My battery will drain in 10 minutes or less...WTF?!

Discussion in 'Droid RAZR Support' started by Chocula78, Nov 6, 2012.

  1. joshxdroid
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    joshxdroid Senior Member

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    http://www.droidrzr.com/index.php/topic/5097-rom-full-throttle-sta-jb-cna-103012/

    This version is cna which I guess I'd a hybrid of aokp and cm10. Be aware jelly bean still has some bugs. There are other versions of full throttle on that site as well

    Sent from my XT912 on full throttle jelly bean
     
  2. FoxKat
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    FoxKat Resident Novelist...LOL! Staff Member Premium Member

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    For those on this thread, I've been communicating with chocula via PM as well on this. I believe the battery is NOT the problem. There is something deeper here and it's likely related to the metering. Again, batteries of this variety don't do things like take hours to charge to 10%, followed by jumps to 100%, nor do they discharge to 50%, then jump to 5% under normal circumstances, so the problem must be related to the actual versus reported battery levels, and this all comes back to the meter divergence or error issue.

    There was a member who posted a while back that his phone ran for 8 hours watching videos while showing only 5%. You tell me, was that a "bad" battery, or "bad" battery level information?

    Tis mentioned the issue of power suck due to inability to pull a signal, and that will certainly deplete a battery quickly, but what it WON'T do is cause the strange large gaps between reported levels only minutes apart. When a battery is being depleted quickly, it is because the power is being consumed, and it MUST go SOMEWHERE. In the case of poor signal, it goes to the circuitry responsible for identifying a signal and also to the circuitry responsible for sending out a homing signal to local towers requesting acknowledgement. It is pretty easy to identify this by two methods.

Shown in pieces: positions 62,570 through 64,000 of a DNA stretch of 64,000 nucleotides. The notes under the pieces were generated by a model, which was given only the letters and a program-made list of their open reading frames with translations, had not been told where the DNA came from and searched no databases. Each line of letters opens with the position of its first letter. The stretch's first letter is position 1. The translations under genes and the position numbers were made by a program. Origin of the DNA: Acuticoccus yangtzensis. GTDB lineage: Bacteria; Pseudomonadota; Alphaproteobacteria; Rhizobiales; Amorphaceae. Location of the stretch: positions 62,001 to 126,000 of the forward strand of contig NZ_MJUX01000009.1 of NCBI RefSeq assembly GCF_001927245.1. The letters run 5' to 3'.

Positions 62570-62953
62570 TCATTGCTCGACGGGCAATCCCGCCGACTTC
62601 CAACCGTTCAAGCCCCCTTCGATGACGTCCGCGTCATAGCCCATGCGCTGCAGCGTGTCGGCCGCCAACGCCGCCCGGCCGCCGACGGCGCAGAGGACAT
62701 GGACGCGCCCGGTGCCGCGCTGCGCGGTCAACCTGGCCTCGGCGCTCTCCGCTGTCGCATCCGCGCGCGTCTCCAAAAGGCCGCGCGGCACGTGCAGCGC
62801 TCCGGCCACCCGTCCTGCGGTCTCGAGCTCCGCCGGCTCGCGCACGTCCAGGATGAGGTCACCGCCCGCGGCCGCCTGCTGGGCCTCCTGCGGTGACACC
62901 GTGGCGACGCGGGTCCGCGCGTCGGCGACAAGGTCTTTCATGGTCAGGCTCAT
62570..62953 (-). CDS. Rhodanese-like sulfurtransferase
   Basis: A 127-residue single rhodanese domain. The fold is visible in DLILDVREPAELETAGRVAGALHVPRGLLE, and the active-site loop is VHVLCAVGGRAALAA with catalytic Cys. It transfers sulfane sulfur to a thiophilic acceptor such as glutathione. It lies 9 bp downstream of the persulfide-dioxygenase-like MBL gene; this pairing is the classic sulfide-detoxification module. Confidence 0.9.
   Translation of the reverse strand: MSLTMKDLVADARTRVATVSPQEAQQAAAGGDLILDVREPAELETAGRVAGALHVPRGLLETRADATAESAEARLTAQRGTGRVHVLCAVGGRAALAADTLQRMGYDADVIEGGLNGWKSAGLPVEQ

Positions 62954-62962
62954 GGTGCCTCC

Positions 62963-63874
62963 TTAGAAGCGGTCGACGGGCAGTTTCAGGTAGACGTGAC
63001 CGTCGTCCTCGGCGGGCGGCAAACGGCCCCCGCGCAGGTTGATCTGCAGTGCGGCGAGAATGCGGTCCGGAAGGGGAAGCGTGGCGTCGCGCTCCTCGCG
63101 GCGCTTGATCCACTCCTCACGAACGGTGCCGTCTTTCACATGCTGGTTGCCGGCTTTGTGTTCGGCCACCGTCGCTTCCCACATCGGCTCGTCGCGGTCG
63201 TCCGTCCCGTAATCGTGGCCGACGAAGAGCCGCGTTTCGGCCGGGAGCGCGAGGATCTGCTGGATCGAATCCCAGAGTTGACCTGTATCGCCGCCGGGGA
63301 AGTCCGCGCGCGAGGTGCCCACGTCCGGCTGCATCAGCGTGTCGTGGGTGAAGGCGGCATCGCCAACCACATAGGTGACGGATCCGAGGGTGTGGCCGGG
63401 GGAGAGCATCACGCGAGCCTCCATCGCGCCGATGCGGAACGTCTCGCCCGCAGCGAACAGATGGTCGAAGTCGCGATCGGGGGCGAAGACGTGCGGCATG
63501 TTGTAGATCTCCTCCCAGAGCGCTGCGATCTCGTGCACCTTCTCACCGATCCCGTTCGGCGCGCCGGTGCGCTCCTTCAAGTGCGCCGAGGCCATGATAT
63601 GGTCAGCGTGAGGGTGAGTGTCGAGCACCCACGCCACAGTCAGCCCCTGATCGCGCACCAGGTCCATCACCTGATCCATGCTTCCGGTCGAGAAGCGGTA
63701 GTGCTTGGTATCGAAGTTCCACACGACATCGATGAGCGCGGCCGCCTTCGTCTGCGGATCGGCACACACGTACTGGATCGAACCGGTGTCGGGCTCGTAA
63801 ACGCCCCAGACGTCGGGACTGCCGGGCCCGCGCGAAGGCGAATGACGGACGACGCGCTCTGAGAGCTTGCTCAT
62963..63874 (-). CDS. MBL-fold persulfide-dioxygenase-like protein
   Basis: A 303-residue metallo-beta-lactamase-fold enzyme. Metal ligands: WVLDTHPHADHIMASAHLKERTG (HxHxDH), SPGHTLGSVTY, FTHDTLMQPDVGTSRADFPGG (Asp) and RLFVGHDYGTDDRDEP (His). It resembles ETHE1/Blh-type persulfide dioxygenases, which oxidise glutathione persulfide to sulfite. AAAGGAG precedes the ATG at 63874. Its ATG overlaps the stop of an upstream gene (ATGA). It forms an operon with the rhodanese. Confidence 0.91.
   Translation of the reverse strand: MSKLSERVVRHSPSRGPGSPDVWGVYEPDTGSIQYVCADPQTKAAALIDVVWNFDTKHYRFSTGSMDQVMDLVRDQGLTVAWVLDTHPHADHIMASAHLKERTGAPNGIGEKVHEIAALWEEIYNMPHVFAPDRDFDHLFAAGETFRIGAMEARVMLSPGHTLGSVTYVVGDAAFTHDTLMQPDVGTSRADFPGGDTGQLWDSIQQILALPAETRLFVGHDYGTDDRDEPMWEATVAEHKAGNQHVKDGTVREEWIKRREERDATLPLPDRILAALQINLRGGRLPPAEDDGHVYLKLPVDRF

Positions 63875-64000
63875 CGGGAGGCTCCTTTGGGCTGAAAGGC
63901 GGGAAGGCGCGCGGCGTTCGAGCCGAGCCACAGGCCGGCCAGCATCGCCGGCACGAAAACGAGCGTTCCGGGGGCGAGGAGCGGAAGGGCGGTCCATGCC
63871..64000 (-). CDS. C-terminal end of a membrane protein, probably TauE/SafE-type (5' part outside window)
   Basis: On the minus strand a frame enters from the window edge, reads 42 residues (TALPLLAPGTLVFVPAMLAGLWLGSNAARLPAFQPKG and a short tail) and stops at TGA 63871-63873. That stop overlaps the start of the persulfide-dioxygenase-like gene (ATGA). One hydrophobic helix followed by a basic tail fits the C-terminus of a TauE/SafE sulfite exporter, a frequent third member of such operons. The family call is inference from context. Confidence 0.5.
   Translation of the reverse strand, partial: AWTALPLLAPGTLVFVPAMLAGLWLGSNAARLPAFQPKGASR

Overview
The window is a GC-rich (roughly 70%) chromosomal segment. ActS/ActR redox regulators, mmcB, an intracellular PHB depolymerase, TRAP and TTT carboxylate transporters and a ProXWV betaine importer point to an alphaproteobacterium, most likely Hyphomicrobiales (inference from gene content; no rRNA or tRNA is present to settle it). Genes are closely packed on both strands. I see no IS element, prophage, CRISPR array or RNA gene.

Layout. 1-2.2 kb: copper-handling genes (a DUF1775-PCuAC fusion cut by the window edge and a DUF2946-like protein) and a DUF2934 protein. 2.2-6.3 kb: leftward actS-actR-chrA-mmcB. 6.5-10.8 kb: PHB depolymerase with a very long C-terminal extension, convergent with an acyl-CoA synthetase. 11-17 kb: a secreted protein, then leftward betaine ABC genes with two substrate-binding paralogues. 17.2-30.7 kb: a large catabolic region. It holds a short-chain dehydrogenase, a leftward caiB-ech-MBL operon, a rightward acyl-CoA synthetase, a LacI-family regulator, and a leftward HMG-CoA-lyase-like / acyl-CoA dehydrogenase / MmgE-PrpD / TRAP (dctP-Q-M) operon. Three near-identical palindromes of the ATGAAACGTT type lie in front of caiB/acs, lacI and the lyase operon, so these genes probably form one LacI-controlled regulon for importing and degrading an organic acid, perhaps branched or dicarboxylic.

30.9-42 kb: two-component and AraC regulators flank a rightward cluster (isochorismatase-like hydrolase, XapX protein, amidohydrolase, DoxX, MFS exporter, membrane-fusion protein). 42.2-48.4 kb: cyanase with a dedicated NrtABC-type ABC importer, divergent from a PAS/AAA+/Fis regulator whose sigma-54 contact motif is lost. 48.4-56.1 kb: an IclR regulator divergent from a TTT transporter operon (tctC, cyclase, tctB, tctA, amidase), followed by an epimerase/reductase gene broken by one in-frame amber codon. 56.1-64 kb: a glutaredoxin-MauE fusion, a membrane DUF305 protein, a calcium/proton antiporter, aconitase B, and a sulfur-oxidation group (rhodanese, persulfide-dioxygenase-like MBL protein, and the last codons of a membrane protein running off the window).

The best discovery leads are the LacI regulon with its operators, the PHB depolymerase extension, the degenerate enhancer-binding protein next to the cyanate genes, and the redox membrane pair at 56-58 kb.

First, the battery information you get on the Android battery meter. To get there, press the menu button, then select <Battery> (see below, first pic - added tonight). Each of the items below show bar graphs of the portion of battery power used so far by each of the individual apps and services. You can click on each individual bar graph and it will give you even more "Use Details", information about that specific app's consumption stats. The back button will bring you back to the main Battery screen. Now, there's another revealing screen to view. Once on the main Battery screen (first pic), press your finger on the gray graph at the top, and the "History Details" screen should appear (see below, second pic). This sub-screen is little known but provides even more important information about battery usage, specific to the hardware.